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Lebanon Sees Two Sides of Malaysia

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Public attention has largely been focussed on the recent arrests of two Malaysian terror suspects in Lebanon, but these are seen as isolated cases and certainly not representative of the real Malaysia.

For that, we should look at the other face of Malaysia that Lebanon will see through the Malaysian peacekeeping force serving under the United Nations. Almost 600 members of the Malaysian Battalion 5 (Malbatt 5) have now joined the UN Interim Force in Lebanon (UNIFIL) this week.

The first group of 300 members left for Lebanon on October 22 and the second group 241 departed on Tuesday. They will have a 12-month mission in Lebanon under the UN mandate.

While it may seem ironic to the Lebanese to receive a peacekeeping force from Malaysia barely a few days after two suspects from the country were arrested on terror charges, it is in keeping with Malaysia's firm commitment to peace.

"Malaysia has been committed to UN peacekeeping efforts and we have earned the respect and acknowledgement of the international community," said the Joint Force Headquarters public affairs director Lt-Kol Salawati Yahaya.

"The arrests will not jeopardise our peacekeeping efforts because it is an isolated incident," he added.

In fact, Malaysia is not seen as a hotbed of terrorism internationally nor are the two suspects in Lebanon an indication of any broader trend within our society.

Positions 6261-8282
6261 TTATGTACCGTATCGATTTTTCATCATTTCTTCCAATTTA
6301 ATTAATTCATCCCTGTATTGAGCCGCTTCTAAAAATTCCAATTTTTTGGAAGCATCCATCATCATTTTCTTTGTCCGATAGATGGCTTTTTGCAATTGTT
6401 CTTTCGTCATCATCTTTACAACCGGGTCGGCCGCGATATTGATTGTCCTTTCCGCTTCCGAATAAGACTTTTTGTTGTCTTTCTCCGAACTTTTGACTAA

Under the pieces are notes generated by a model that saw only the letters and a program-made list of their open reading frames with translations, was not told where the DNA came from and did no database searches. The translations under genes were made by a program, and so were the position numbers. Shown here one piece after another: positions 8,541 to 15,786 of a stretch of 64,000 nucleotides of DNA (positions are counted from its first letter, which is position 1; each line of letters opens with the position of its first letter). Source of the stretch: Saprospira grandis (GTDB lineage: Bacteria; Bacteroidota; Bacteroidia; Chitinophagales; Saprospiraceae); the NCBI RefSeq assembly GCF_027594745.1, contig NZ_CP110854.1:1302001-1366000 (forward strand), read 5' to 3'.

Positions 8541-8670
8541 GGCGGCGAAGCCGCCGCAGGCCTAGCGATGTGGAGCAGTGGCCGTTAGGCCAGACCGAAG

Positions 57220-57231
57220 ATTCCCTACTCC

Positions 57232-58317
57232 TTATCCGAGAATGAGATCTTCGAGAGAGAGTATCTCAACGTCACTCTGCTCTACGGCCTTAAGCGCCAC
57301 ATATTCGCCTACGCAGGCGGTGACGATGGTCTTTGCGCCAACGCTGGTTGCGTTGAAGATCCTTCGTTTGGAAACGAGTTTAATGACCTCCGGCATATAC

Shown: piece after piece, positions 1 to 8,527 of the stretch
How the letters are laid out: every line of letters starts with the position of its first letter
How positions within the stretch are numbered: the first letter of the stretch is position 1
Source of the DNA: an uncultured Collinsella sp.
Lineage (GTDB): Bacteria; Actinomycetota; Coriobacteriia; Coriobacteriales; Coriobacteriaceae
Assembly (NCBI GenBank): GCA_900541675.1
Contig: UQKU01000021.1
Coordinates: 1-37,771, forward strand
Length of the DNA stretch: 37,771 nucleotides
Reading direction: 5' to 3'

This was emphasised by Home Minister Datuk Seri Hishammuddin Tun Hussein who said Malaysia is not a regional recruitment port for terrorists.

"Terrorists don't just come into Malaysia but also travel to Middle East countries. They can be recruited anywhere as a result of today's globalisation and technology," he noted on Wednesday.

Lebanon will see Malaysia for what we truly are, a peaceful, moderate nation that is a leading regional player economically and democratically.

UNIFIL was originally created by the UN Security Council in March 1978 to confirm Israel's withdrawal from Lebanon and assist the Lebanese government in restoring its effective authority in the area.

Following the crisis in 2006, the Security Council enhanced the peacekeeping force and decided that it would also monitor the cessation of hostilities, support the Lebanese armed forces as they deploy throughout the south of Lebanon, and ensure humanitarian access to civilian populations and the safe return of displaced civilians.

For the Malaysian peacekeepers, their mission is an important one.

"I am very proud to represent Malaysia.

"Although this is my first mission, I am not afraid," said Kapt Amril Syahiedzran Kamarudin.

26-year old Lt Nazatul Shiena Mohd Kamarulzaman admitted that she was a little nervous about the mission.

"I'm excited but nervous about going into a conflict area," she said.

That is not surprising with the growing turmoil in neighbouring Syria. Malaysian Battalion (Malbatt) 5 troops serving under UNIFIL have been urged to be wary of any spillover from the violence in the region.

This latest mission is yet another step in Malaysia's contribution to peace. For the past 50 years, our nation has actively supported UN peacekeeping missions all over the world.

Over 20,800 military personnel and about 1,000 civilian police have served in missions in more than 20 countries. 26 brave Malaysians have lost their lives in their pursuit to uphold peace and order all over the world.

The Choice hopes that this is the face of Malaysia that Lebanon best remembers.

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